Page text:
Think back to your days playing video games -- Pong, Super Mario Brothers -- or more modern games like Minecraft.
Now imagine all those hours you spent playing them and doing it as a college sport.
Electronic sports are a multi-billion dollar industry, but it's not just a business anymore.
It's a college sport -- just like football or basketball.
And UNLV is one of the top colleges in the country for esports.
It's why Tyler Tsunezumi enrolled at UNLV three years ago.
And it's why he is leading one of the country's top esports teams in the first-ever Mountain West Conference esports showdowns this weekend.
Like most people who play esports, Tsunezumi started playing video games as a kid -- first on hand-held devices, then on consoles and finally on a laptop.
"I could never wrap my head around how these gamers could get paid to do something they love," he said.
His parents struggled a little with him spending so much time playing video games. But when he showed them how many people participate in esports, they have been supportive.
Tsunezumi said people have to understand that esports players are working as a team, and, just like with traditional sports, they push each other to do better.
"With this communication and the idea of getting better the competitiveness really starts to shine at that point," he said.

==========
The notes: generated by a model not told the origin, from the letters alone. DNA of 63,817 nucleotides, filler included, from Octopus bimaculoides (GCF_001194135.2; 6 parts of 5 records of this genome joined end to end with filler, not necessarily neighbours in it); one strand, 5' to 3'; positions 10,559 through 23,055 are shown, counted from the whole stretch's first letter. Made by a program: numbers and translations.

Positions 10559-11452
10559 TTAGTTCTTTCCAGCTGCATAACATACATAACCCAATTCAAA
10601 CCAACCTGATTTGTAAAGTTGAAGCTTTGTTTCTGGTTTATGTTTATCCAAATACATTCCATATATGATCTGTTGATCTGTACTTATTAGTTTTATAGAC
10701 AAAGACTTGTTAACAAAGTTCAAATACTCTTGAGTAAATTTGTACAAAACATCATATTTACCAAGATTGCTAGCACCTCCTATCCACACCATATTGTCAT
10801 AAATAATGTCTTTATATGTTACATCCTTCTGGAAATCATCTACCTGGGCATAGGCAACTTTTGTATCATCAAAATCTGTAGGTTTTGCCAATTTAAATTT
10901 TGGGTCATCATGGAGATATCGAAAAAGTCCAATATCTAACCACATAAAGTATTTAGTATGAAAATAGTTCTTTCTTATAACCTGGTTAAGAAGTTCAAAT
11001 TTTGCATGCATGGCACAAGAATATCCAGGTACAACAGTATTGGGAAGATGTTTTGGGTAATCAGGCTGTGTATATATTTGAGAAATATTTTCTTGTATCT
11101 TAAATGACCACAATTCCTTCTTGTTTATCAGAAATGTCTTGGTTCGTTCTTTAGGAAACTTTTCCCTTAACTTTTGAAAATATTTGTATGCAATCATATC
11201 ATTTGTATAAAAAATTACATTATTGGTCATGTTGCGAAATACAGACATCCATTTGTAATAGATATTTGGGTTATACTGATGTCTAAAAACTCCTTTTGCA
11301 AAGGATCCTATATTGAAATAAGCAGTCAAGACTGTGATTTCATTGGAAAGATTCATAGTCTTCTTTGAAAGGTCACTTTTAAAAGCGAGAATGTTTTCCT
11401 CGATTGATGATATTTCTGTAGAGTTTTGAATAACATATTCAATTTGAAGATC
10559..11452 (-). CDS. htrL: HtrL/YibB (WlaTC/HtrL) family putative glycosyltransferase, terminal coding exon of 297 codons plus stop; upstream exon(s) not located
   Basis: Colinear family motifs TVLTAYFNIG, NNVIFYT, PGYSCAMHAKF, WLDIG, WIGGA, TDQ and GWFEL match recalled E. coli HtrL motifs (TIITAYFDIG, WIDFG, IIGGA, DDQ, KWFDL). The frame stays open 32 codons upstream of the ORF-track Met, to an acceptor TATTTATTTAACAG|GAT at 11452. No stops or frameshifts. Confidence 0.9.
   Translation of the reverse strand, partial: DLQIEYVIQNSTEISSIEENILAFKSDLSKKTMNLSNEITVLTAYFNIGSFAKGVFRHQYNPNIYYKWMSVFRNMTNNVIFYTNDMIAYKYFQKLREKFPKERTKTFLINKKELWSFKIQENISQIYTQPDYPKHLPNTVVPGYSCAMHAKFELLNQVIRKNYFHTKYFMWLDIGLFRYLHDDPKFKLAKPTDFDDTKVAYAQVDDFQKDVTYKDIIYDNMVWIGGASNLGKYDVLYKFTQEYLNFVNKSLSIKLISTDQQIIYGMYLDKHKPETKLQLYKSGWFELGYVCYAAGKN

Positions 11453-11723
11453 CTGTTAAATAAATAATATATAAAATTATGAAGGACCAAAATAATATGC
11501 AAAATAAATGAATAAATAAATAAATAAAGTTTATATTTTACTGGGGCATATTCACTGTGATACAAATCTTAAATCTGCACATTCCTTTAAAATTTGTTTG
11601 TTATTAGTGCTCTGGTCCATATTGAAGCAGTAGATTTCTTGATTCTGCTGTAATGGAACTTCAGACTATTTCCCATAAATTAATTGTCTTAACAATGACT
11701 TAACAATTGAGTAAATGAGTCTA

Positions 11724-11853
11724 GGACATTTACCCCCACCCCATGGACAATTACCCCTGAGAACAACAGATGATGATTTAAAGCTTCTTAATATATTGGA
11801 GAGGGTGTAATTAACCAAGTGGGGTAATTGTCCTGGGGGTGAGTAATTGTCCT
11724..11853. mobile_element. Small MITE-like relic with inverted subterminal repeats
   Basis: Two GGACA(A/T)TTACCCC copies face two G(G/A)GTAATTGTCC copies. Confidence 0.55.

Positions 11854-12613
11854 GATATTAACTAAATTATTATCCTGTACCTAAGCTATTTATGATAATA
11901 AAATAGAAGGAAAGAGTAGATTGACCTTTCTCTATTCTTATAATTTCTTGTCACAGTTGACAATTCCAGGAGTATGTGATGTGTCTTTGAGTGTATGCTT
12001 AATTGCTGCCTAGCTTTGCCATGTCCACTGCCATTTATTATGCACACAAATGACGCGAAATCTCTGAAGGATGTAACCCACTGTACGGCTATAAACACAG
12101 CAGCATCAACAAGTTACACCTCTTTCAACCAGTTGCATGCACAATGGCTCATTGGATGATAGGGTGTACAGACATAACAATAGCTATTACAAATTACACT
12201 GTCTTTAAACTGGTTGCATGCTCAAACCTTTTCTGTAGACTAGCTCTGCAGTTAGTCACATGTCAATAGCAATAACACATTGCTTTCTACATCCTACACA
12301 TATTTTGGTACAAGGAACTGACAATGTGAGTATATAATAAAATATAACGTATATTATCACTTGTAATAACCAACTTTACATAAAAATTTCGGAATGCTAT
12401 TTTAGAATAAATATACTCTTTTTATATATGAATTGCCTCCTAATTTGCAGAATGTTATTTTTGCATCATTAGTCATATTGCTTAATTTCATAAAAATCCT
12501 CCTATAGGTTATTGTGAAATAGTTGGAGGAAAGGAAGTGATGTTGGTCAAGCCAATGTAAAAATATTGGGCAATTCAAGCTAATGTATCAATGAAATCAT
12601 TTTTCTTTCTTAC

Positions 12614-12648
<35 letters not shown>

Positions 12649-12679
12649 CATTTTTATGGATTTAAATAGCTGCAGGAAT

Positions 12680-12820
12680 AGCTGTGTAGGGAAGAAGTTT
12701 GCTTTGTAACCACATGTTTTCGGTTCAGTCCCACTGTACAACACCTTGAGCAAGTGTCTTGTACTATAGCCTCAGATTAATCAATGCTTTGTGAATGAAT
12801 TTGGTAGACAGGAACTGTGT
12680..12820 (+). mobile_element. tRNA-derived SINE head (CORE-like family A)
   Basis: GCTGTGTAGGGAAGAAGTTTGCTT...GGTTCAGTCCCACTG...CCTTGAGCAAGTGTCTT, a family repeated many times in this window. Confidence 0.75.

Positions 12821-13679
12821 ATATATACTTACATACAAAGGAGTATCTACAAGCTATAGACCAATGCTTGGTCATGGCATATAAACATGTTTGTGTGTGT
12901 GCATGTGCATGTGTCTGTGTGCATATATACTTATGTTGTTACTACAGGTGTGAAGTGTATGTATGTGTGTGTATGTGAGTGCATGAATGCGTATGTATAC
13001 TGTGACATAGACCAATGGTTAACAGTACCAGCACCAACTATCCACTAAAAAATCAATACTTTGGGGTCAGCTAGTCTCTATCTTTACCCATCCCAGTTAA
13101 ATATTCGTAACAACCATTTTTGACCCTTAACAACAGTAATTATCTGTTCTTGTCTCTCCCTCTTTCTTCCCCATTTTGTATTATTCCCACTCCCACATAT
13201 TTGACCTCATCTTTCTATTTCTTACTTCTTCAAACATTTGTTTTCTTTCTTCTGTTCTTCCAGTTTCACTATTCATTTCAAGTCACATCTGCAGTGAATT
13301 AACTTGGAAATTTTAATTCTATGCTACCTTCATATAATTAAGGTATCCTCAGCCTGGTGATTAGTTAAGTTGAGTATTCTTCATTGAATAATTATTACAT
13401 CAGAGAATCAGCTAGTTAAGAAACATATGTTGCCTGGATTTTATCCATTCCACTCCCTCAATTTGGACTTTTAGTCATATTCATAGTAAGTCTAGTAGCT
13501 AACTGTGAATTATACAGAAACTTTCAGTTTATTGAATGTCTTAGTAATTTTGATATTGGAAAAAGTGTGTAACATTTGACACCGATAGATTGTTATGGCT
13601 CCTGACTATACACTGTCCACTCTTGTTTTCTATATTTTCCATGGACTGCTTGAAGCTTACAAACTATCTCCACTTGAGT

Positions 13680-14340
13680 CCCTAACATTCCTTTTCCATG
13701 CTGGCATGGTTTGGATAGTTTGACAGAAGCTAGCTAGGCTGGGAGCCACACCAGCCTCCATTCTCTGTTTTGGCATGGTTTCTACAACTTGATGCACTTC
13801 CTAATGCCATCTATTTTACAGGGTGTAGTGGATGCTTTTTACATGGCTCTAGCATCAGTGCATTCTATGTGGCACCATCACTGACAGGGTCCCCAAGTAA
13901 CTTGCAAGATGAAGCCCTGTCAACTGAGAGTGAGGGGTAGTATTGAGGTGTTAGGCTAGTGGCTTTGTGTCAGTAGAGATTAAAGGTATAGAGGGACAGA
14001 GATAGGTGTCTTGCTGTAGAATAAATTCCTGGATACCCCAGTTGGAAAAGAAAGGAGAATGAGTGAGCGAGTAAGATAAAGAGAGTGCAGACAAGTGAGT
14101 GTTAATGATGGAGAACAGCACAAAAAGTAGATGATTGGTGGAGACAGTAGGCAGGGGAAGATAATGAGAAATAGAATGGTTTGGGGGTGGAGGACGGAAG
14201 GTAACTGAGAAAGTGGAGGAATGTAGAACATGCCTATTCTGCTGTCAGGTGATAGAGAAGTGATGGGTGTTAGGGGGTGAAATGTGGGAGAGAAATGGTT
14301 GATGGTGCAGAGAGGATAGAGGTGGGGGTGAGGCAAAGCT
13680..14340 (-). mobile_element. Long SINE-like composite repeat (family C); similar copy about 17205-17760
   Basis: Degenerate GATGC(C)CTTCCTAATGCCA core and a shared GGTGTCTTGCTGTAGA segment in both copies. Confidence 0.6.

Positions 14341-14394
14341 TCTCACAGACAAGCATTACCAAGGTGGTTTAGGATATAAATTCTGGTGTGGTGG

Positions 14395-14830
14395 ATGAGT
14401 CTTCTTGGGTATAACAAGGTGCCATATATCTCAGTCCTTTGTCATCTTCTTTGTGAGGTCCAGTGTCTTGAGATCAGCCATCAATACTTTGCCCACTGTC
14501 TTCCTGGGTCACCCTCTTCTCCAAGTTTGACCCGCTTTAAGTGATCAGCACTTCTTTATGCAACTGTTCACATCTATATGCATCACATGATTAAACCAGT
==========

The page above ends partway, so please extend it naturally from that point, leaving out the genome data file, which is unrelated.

As a team, the "Rebels in the Rift" practice 12 hours a week. Individually, Tsunezumi practices 20 hours.
He said the practice allows him to look for new strategies and small advantages that can help him win.
One of the top games in esports is League of Legends. It's what is known as a multi-player online battle arena, or MOBA, game. The game has 140 characters, which means each time you play you learn a little more about the characters.
That knowledge can help you gain advantages over other players, Tsunezumi said.
Tsunezumi isn't just playing video games. He is majoring in hospitality. He believes esports is key to bringing younger generations into casinos. He took the first esports class ever offered at UNLV, and the focus was on bringing esports into the casino floor.
Despite all the work balancing esports and school work, Tsunezumi said he's never felt as if video games were work.
"I don't think I'll ever say I won't find video games fun," he said.
Tyler Tsunezumi, e-sports, UNLV
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